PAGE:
“Dooms Day-ers” Remind Us that It Matters How We Read the Bible

Have you heard that the world will end on May 21st?  That’s this Saturday people!  Quit your jobs, rob a bank, go to Cedar Point, eat 20 candy bars…whatever you want to do, because according to one group after Saturday at 6:00pm it ain’t gonna matter!  A Christian radio network, Family Radio, has been preaching this message for quite some time.  It has gained some followers, who have helped to plaster messages about our impending doom all over the country.  I sincerely hope that those outside the Christian faith can appeal to reason that this group does not represent the faith as a whole.  But as a Christian, this provides a good opportunity to engage in discussion about end times theology and how we look at Scripture for guidance and truth.


There is no denying that littered throughout Scripture is the ardent belief that one day the world as we know it will end, ushering in a “new earth” that will reflect all the goodness of God.  Author N.T. Wright describes it as “putting the world back to rights again.”  Christians recognize this as both beautiful and terrible in the same breath, much in the same way a forest fire cultivates new foliage or a hurricane keeps the world’s climate in balance.  There is a great deal of mystery in Jesus’ words on this “event.”  The focus of Christ’s messages was the kingdom of God, not only as it will be after the end of days, but the kingdom of God here and now.  Yet the kingdom “here and now” is a mere window into the kingdom in it’s fullness after Armageddon.  In describing this final event, Jesus says in Matthew 24:40-41, “Then two will be in the field; one will be taken and one will be left. Two women will be grinding meal together; one will be taken and one will be left.”  This apparent description (among other verses) has led biblical literalists to believe in a so-called “rapture,” where people will be snatched to heaven in a moments notice.


I want to address this text in particular to point out the folly in our fairly well intended dooms-dayers, but also want to get to what I believe is a major part of the problem: biblical literalism and how to read the Bible.  Now, it’s hard to ignore the consistent belief among Christians from the time of Christ onward that he will indeed return again some day to “put the world back to rights” again.  Yet when and how cannot and should not so easily be determined.  Let’s take our “rapture” verse in Matthew 24.  Amidst Family Radio’s mathematical concoction of the May 21st deadline (something that I don’t even want to dignify with a response), Matthew says, “Keep awake therefore, for you do not know on what day your Lord is coming.”  The “therefore” is the key here.  Jesus is making the point to his rhetoric: be ready, cause you don’t know when it will be.  The field workers and the grain mill ladies in the earlier verses serve as examples of a literary device that Jesus uses quite often called prophetic hyperbole.  Simply put, it’s language to make a point…much like an exaggeration or superfluous phrases.  And the main point of Jesus message has gotten completely lost on our dooms-dayers, something I find very strange from people who take the Bible literally.  We’re not meant to know the time…point taken…thank you Jesus.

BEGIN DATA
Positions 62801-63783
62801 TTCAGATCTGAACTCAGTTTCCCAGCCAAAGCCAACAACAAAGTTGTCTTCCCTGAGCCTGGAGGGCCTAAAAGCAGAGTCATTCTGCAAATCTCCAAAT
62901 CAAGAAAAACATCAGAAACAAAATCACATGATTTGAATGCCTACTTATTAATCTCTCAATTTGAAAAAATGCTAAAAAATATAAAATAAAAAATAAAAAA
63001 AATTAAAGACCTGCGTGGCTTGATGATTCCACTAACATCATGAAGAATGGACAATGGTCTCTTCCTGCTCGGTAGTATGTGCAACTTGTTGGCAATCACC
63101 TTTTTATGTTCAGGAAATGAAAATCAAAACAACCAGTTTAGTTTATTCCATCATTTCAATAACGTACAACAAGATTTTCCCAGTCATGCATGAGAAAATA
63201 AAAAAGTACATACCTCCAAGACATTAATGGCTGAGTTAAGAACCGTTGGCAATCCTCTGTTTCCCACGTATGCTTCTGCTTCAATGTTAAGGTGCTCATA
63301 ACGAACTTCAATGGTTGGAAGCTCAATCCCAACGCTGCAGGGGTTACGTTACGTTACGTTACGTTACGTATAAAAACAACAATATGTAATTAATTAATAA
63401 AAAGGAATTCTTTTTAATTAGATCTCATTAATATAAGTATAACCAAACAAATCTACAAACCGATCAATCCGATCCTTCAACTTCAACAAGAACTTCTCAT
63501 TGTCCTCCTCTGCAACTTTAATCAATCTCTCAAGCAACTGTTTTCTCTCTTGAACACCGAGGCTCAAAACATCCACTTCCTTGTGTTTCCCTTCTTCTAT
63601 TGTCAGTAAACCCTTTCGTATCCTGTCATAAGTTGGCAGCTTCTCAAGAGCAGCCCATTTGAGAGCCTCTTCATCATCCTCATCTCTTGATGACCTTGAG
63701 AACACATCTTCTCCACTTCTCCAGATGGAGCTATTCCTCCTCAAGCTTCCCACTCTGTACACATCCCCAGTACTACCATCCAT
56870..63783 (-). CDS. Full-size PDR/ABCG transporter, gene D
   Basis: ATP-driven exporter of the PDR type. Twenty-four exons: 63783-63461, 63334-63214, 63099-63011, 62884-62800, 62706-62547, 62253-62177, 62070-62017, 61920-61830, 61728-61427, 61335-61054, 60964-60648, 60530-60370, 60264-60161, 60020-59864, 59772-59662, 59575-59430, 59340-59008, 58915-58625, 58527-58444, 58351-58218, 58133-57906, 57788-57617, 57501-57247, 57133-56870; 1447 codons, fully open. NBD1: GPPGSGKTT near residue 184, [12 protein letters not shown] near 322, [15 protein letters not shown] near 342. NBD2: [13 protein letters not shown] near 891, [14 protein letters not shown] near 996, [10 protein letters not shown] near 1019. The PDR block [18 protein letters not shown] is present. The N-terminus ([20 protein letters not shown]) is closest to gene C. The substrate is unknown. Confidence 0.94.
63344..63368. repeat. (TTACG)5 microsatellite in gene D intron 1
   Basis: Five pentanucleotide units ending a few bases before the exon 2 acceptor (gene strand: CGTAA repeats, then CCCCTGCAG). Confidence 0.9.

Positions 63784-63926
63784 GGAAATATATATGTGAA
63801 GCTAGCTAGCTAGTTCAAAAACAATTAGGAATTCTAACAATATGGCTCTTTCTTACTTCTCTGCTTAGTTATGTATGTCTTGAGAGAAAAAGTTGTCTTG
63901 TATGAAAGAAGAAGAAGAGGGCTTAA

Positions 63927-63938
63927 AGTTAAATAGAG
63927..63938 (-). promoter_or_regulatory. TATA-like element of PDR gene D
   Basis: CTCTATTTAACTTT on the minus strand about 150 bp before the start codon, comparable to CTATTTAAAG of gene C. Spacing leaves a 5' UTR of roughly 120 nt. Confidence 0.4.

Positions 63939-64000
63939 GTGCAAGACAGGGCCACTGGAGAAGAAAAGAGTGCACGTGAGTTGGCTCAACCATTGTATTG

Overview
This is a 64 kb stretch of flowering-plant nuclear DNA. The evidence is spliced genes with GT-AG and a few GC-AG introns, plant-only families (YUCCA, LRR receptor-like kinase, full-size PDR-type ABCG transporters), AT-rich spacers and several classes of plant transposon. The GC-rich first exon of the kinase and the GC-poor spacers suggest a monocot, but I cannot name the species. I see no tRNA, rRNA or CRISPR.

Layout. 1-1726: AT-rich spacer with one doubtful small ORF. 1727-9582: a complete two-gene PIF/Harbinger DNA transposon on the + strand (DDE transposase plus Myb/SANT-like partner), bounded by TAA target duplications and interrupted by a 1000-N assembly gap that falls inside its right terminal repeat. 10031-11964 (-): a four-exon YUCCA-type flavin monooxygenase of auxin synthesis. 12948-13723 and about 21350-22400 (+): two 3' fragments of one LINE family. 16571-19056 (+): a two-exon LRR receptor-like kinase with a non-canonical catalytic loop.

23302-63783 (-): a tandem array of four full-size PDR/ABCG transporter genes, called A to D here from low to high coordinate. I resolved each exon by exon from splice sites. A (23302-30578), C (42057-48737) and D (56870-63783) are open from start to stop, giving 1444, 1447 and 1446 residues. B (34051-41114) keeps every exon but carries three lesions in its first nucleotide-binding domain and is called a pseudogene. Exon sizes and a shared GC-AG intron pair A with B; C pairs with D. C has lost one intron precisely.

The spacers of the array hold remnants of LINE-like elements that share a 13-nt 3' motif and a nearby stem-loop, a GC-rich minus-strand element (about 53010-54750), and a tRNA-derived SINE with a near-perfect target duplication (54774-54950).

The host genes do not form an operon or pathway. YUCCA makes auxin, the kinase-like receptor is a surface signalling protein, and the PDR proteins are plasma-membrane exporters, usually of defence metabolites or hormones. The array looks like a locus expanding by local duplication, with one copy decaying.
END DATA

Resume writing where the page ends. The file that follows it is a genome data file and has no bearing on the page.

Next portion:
But like I said, there’s a larger issue to address: how to read Scripture.  First, I believe that the living core of the Christian faith was revealed in Scripture as the inspirational word of God.  Not too long ago I had serious questions with Scripture as the inspirational word of God, but I came to learn that I simply didn’t understand the word “inspiration.”  Scripture is the story of how God intervened in the lives of human beings in order that they (and we) might know more of God’s character.  In this light, it means nothing that there are grammatical or typographical errors in Hebrew texts.  Nor does it bother me that history or geography may be lined up incorrectly.  God did not write the Bible.  Rather, God inspired and moved through the hearts of authors in order that they may write down what God was revealing to them in their context of life.  Through the testimony of Scripture I am able to learn how God interacts with humankind, thus revealing God’s character and concern.  In that light, it’s safe to say that Jesus’ message about the end times was to simply challenge us to be watchful and ready…not bad advice no matter when the end of days will actually happen.


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